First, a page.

BMW Is Planning to Sell Heated Seats and More as a Subscription (No, Really)

Do you really own anything if you have to pay a subscription for things like remote start or auto high-beams?

AGNIESZKA-DOROSZEWICZ—AgnieszkaDoroszewicz

BMW gave a glimpse of its newest in-car operating system on Wednesday, expanding on last week's announcement of its partnership with Apple for a digital key service that's supposed to revolutionize Apple CarPlay. In addition, the automaker went a bit more in-depth about what the future holds for its tech-heavy vehicles.

The important takeaway here is that over-the-air updates and features will play a big role in BMW ownership, but more importantly, that users will have to pay for features already installed in their cars, such as heated seats, infotainment features, etc. Yes, you read that right.

We hate to break it to you, but you're not having a bad case of deja vu—this isn't the same announcement about BMW's controversial decision to charge drivers an $80 annual fee to use Apple CarPlay (which it has since walked back).

According to BMW, this means you could theoretically pay to activate those heated seats and steering wheel originally installed in your car, or perhaps even flick on the car's automatic high-beams. If you fancy a new engine sound, you can also buy a new note through BMW's IconicSounds catalog—no wrenching required. Even advanced safety features like Adaptive Cruise Control (ACC) aren't safe from the hands of the subscription service.

But hey, some good news: you can get a trial period for many of those items! It appears that while some features may be subscription-based, others may be permitted to buy as a one-time fee. So as long as you're willing to pony up the extra cash, BMW will activate the feature via an over-the-air software update initiated from within the car or the new My BMW mobile app.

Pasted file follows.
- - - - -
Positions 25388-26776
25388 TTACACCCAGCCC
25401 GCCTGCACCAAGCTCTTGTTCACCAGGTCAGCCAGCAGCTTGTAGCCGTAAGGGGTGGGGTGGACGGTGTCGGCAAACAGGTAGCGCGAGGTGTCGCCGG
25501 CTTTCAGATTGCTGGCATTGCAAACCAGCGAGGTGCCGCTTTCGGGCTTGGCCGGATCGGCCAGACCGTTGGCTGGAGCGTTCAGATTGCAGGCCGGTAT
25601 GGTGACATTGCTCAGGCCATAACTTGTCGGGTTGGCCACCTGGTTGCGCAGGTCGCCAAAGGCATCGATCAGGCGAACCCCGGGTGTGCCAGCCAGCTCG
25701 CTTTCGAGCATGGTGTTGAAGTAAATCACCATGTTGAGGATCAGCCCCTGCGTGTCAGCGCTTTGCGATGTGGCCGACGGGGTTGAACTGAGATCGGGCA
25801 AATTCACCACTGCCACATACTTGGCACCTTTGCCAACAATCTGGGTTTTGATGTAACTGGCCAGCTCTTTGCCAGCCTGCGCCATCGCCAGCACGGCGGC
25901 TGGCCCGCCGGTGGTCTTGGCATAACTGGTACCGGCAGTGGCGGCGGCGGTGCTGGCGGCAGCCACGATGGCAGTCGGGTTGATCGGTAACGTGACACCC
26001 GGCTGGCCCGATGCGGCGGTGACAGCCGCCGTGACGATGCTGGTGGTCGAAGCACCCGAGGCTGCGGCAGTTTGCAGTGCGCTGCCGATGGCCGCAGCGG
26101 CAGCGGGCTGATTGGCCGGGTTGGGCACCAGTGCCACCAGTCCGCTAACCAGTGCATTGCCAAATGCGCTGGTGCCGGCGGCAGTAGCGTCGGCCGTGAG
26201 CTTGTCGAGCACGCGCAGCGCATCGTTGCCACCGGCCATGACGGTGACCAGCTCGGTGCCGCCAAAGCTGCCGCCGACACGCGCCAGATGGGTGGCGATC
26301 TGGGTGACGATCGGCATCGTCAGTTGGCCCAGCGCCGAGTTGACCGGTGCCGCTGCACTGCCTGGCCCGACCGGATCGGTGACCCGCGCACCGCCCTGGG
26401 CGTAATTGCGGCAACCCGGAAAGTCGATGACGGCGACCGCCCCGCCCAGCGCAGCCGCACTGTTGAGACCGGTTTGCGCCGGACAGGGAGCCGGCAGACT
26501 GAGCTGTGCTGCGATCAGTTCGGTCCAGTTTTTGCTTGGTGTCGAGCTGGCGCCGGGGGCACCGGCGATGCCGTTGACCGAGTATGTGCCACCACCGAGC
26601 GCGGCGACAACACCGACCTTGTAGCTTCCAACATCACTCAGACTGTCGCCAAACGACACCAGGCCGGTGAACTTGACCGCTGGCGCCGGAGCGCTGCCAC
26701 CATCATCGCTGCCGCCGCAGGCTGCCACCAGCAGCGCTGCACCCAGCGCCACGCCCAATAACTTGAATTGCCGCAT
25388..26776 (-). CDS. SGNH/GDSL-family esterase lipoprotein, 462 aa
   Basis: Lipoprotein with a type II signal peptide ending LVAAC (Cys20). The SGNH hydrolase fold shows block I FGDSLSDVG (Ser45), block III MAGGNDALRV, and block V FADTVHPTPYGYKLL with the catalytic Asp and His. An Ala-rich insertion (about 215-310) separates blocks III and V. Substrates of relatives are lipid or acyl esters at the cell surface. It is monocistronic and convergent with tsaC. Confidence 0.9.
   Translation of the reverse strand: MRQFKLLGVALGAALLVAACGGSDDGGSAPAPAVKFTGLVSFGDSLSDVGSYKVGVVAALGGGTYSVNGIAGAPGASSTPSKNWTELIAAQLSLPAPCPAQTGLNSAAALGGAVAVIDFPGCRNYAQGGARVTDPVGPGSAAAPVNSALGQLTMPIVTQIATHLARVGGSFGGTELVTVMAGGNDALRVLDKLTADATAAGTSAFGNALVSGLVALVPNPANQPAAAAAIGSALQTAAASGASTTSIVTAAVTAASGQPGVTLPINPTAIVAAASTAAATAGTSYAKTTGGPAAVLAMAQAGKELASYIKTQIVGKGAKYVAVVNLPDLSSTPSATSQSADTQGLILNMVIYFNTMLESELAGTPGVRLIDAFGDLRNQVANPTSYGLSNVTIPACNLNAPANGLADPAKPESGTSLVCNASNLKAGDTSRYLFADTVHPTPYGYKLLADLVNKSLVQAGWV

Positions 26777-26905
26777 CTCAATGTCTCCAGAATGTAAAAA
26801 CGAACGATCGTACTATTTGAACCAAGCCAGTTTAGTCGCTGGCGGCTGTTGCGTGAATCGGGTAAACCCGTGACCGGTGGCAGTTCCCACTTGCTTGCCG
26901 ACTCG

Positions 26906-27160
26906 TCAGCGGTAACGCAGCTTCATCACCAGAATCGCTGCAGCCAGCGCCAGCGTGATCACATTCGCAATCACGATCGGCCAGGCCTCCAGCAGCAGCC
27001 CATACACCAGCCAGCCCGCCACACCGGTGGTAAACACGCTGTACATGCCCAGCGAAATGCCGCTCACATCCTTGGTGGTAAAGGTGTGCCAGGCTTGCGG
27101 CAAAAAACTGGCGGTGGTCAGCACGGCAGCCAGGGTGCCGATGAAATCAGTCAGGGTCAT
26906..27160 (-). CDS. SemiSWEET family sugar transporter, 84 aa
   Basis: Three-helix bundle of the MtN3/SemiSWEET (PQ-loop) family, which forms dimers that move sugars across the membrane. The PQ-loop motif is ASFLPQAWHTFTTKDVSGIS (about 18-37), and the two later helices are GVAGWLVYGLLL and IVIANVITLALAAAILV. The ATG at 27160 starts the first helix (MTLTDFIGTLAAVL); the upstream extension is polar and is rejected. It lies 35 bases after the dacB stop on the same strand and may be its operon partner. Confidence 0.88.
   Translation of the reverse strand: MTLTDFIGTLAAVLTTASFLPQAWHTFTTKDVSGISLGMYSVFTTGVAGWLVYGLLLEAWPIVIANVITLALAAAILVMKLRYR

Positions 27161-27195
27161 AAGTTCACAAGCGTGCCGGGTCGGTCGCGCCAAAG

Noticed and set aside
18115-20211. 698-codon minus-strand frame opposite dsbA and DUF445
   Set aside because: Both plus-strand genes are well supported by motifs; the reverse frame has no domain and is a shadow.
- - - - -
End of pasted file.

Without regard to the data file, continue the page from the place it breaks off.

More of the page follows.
To get a sense of why BMW might be doing this, we have to revisit the launch of the BMW 4 Series. Specifically, the notion that Adaptive Cruise Control is an optional feature on a premium car that starts above $45,000.

During a chat with Andreas Ederer, the head of 4 Series project team, and Jos Van As, the head of 4 Series dynamic team, they told The Drive that one of the reasons that adaptive cruise control isn't standard on many current BMW vehicles is due to the take rate. In fact, it was revealed that less than 25 percent of customers choose to purchase ACC, citing the large gap left between cars while on the road—mainly that drivers didn't want other motorists using the opening to cut ahead in heavy traffic.

In the future, from the looks of it, features like ACC will already be installed, and owners could potentially decide to upgrade after leaving the lot, sometime down the road—which is great for BMW. For consumers, however, we can't help but feel that this cash-grab is rather slimy.